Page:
You should talk with your healthcare provider before taking Adderall or Adderall XR if you have:

  • Heart problems of any kind
  • High blood pressure (hypertension)
  • Mental illness, including bipolar disorder and psychotic disorders (such as schizophrenia or schizoaffective disorder)
  • Seizures
  • Tourette syndrome
  • Hyperthyroidism (overactive thyroid)
  • Glaucoma (a condition of the eye)
  • Any allergies
  • Are pregnant or thinking of becoming pregnant
  • Are breastfeeding
  • Drink alcohol regularly

Symptoms of Adderall overdose

Taking too much of Adderall or Adderall XR could lead to symptoms that could include:

  • Hyperactivity (trouble sitting still)
  • Fast breathing
  • Confusion
  • Fever
  • Muscle pains
  • Shakiness
  • Aggressiveness
  • Hallucinations (seeing or hearing things that are not really there).

If you happen to overdose, seek medical attention immediately.

Recommended doses of Adderall

Adderall is manufactured as a tablet. It is usually taken by mouth twice daily, although some people (especially those using it for narcolepsy) will need to take it more often. Adderall can be taken with or without food.

The dosage recommended by healthcare providers will vary depending on a number of factors, including: age, health status, additional medications being taken.

Adderall Dosage for ADHD

For children aged three to five, Adderall should be started at a dose of 2.5 mg daily. This dose may be increased by 2.5 mg daily every week if need be. For children aged six and older, Adderall should be started at a dose of 5 mg once or twice a day. The dose may be increased by 5 mg every week if needed. In general, the dosage of Adderall should not exceed 40 mg per day total. The first dose of the day should be taken early in the morning. If taking Adderall 2 or 3 times a day, the next doses should be given after 4 to 6 hours.

Adderall Dosage for Narcolepsy

Adderall can be taken with or without food. The dosage of Adderall for adults with narcolepsy is usually ranges from 5 mg to 60 mg per day (divided up into 2 or 3 doses). The starting dose of Adderall for narcolepsy in children (aged 6 to 12) is 5 mg daily (this dose may be increased by 5 mg per week if necessary). For people aged 12 and older, the starting dose of Adderall for narcolepsy is 10 mg daily (increased by 10 mg per week if needed).The first dose of Adderall for the day should be taken in the morning, first thing after waking up.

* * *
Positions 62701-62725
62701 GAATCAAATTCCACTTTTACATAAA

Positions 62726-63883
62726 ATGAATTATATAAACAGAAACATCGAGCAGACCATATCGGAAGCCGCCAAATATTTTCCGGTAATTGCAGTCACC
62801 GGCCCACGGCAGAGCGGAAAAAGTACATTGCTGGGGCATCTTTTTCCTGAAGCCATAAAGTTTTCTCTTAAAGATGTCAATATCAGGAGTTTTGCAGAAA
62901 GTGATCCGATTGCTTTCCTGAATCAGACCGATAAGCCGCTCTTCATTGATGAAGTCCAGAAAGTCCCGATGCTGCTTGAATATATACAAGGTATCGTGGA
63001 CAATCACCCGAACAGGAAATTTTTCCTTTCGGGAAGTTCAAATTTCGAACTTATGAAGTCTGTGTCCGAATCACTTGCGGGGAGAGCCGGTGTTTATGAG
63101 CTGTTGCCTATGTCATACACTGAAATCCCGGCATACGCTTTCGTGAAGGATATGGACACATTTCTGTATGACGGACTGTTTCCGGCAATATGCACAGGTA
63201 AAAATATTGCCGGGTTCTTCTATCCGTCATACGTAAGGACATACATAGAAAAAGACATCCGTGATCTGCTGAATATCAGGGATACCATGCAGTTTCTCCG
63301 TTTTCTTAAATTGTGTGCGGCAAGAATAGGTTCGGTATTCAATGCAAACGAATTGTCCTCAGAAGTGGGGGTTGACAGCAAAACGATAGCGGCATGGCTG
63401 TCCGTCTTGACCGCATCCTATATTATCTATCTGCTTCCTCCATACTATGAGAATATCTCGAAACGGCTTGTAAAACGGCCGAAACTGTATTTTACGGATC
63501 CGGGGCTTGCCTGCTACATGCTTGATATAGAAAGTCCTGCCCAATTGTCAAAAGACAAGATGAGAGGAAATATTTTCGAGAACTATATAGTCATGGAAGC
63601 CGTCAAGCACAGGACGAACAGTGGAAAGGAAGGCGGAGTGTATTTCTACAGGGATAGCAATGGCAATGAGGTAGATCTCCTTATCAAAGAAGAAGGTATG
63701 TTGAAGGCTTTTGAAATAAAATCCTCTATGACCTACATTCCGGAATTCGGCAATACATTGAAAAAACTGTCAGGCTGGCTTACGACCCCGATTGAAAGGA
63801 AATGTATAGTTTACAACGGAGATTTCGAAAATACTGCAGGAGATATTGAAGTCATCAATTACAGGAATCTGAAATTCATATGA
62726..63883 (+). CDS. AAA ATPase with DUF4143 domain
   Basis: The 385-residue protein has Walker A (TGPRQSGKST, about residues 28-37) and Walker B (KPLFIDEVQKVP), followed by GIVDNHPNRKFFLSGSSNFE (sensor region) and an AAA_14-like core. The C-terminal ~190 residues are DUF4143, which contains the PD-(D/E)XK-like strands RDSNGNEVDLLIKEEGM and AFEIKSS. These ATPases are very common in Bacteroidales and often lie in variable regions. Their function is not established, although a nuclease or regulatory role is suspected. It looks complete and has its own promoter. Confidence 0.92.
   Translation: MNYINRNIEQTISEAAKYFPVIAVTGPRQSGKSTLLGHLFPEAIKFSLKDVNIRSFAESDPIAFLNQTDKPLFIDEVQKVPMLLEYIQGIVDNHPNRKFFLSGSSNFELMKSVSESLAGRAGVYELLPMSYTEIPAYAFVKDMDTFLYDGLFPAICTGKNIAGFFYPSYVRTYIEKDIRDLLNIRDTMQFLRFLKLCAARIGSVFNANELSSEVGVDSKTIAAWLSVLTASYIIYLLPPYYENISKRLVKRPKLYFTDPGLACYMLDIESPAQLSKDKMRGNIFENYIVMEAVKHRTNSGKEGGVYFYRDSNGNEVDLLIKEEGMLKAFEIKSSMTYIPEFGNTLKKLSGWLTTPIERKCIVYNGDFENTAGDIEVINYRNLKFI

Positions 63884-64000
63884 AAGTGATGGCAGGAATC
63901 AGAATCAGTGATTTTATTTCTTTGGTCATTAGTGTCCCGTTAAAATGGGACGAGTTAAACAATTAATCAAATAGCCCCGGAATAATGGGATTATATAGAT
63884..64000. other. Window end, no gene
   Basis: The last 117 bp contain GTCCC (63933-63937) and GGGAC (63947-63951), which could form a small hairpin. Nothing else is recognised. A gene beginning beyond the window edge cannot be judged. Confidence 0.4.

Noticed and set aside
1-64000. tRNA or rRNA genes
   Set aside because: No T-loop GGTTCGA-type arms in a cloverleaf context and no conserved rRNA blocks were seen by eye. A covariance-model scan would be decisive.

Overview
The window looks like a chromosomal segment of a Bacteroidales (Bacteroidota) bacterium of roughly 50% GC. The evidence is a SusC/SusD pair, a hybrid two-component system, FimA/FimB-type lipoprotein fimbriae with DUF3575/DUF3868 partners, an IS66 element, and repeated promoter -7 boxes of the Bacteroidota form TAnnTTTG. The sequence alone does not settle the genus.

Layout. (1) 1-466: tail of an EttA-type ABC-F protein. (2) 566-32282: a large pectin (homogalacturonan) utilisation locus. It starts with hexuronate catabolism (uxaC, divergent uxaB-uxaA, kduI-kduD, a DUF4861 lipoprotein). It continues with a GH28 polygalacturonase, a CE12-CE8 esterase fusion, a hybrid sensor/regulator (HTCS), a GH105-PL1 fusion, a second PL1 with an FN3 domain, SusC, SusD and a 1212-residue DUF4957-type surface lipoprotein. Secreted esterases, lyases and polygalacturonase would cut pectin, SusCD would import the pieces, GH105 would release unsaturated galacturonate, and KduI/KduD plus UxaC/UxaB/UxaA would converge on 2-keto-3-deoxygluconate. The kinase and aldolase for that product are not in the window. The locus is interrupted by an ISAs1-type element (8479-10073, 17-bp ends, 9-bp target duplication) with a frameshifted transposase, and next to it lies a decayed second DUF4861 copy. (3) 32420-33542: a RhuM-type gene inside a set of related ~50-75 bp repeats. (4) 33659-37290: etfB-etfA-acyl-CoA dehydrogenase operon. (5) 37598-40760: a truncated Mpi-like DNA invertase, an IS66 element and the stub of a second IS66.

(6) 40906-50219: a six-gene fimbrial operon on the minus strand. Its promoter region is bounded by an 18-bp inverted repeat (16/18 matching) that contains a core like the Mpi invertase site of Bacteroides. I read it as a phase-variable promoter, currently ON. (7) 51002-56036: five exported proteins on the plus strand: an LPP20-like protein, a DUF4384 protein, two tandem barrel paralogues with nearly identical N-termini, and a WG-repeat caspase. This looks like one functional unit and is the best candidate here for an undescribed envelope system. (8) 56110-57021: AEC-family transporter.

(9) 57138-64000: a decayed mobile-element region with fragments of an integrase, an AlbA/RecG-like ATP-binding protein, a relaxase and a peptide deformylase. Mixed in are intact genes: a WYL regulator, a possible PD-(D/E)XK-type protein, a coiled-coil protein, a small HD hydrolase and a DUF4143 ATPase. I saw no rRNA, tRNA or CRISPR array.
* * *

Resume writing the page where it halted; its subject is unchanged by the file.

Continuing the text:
If unsure about anything related to Adderall or your Adderall dosage, consult a doctor, nurse, or pharmacist. Do not stop taking Adderall without first discussing it with your healthcare provider.

Adderall drug interactions

Adderall can potentially interact with many drugs. Some of the drugs that may lead to Adderall interactions include:

  • Acetazolamide (Diamox®)
  • Amitriptyline (Elavil®)
  • Ammonium chloride
  • Certain antacids, such as sodium bicarbonate or calcium carbonate (Tums®)
  • Certain sleep medications, such as diphenhydramine (Benadryl®, Tylenol PM®)
  • Chlorpromazine (Thorazine®)
  • Clomipramine (Anafranil®)
  • Desipramine (Norpramin®)
  • Doxepin (Sinequan®)
  • Ethosuximide (Zarontin®)
  • Haloperidol (Haldol®)
  • Imipramine (Tofranil®)
  • Isocarboxazid (Marplan®)
  • Lithium (Eskalith®, Lithobid®, Lithonate®)
  • Medications for high blood pressure
  • Meperidine (Demerol®)
  • Methenamine (Hiprex®, Urex®)
  • Norepinephrine (Levophed®)
  • Nortriptyline (Pamelor®)
  • Phenobarbital (Luminal®)
  • Phenytoin (Dilantin®)
  • Propoxyphene (Da rvocet®, Darvon®)
  • Protriptyline (Vivactil®)
  • Reserpine